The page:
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Bellefonte Railroads

Bellefonte and Snow Shoe Railroad

Centre County's first railroad, the Bellefonte and Snow Shoe, was the idea of a group of Bellefonte businessmen, which included Andrew Curtin (elected Pennsylvania Governor in 1860), Hugh McAllister (a prominent attorney and banker), and James Irvin (ironmaster and former Congressman). With the backing of Philadelphia investors (nearly all of whom were Quakers, or Friends [1]) , they acquired thousands of coal-rich acres on the mountaintop near Snow Shoe. The line extends from Bellefonte to Snow Shoe, a distance of twenty six miles, where the company owned fifty six thousand acres of valuable timber and coal lands, purchased of J. Gratz, of Philadelphia. [1]  Hampered by the problem of transporting lumber and coal to Bellefonte and the Pennsylvania Canal, they engaged William Harris to design a railroad for the 1,000 foot drop from the mountaintop area to an outlet in Bald Eagle Valley.  He came up with a right-of-way for the Bellefonte-Snow Shoe Railroad Co. and the famous "switchback" system down the mountain.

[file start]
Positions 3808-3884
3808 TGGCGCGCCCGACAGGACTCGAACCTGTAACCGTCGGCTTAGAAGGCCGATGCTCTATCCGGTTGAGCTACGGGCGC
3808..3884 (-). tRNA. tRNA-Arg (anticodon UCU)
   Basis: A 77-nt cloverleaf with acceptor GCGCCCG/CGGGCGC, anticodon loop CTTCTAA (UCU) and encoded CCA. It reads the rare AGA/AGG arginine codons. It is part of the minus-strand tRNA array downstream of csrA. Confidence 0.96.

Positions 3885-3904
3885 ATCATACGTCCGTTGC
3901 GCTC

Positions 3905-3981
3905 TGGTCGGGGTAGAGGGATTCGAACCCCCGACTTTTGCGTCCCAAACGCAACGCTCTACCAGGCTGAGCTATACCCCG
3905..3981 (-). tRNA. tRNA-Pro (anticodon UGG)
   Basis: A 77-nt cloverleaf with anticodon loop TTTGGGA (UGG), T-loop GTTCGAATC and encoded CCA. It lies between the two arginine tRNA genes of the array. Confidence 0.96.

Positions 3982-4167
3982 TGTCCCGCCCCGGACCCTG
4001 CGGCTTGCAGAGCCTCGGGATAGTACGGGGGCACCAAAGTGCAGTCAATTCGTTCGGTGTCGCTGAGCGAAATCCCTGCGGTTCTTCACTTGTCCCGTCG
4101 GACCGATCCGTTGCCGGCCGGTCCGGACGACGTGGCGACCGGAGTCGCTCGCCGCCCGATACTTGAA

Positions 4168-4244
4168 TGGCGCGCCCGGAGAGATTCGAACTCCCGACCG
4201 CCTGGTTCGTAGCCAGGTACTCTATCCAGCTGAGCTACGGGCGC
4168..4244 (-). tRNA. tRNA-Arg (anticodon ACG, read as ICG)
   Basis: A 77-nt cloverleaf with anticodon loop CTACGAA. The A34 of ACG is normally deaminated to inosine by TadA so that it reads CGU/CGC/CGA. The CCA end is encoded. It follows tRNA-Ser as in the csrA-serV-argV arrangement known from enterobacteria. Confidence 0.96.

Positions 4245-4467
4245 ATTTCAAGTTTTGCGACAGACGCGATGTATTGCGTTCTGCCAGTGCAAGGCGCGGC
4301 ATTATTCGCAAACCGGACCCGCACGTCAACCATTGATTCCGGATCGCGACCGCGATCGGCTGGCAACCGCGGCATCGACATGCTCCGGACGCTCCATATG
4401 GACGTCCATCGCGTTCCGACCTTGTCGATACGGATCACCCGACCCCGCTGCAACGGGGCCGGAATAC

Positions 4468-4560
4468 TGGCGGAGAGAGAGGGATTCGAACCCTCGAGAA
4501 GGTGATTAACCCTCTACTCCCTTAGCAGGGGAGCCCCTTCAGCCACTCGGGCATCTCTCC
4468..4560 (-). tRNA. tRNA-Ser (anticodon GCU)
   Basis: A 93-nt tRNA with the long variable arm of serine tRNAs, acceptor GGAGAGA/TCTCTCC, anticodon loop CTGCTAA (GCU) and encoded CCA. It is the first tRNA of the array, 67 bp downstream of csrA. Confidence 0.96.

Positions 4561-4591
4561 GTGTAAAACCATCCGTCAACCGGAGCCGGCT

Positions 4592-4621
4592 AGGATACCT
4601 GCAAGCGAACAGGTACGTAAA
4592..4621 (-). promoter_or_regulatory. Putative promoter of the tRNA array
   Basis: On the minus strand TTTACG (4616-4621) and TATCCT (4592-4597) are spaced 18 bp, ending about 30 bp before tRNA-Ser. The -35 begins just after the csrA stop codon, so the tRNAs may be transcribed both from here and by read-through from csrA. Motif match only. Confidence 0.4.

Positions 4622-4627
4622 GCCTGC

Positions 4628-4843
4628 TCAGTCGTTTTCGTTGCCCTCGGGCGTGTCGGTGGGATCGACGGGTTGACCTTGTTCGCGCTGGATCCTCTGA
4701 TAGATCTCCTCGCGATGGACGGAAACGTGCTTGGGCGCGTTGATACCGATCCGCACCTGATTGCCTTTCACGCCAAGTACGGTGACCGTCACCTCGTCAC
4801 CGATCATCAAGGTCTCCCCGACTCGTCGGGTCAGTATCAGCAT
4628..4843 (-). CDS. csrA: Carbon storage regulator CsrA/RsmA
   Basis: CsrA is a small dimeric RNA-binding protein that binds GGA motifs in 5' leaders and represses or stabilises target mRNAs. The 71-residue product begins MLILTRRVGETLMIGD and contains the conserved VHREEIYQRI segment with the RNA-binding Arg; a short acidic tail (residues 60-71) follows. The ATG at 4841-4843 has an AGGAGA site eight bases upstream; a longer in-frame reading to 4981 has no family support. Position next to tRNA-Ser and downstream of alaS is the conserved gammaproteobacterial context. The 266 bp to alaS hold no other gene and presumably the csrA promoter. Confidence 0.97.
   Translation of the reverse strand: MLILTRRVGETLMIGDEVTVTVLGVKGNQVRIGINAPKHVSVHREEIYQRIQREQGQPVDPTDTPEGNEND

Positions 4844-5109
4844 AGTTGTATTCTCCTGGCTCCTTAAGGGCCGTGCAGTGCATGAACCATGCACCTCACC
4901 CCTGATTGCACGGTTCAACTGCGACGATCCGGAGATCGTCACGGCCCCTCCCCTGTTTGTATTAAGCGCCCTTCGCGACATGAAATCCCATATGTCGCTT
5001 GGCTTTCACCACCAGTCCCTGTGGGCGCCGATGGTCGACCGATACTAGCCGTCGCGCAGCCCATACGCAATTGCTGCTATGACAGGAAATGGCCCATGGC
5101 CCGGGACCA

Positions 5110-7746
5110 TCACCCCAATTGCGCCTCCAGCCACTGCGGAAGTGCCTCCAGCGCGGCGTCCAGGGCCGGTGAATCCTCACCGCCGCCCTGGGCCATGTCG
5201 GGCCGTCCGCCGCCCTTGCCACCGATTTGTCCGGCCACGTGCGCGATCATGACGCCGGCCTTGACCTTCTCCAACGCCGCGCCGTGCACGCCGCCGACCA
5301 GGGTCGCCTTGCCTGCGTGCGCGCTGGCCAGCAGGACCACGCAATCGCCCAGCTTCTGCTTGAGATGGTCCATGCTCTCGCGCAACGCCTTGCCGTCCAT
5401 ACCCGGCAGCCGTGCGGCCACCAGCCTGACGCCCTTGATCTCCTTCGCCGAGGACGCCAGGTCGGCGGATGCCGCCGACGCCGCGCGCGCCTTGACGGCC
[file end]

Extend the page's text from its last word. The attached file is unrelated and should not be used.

Construction began in 1858.  By 1859 the Bellefonte-Snow Shoe Railroad was in operation, as far as Milesburg.  The unique switchback route down the mountain had proven successful and was even becoming an attraction.  The road was completed at a cost of eight thousand two hundred and fifty-nine dollars and some cents per mile, all of which was paid as the work proceeded, leaving the company free from debt, when the first train passed over the track. [1]  The Bellefonte & Snow Shoe Railroad opened for service between the coal lands and Bellefonte in 1862 and promoted rapid growth for the Snow Shoe area, establishing hotels, coal mines, and other businesses as well as providing new housing, and accumulating vast tracts of land for lumbering. [2]  This road was the first, and until 1864, the only railroad in operation in Centre county. [1]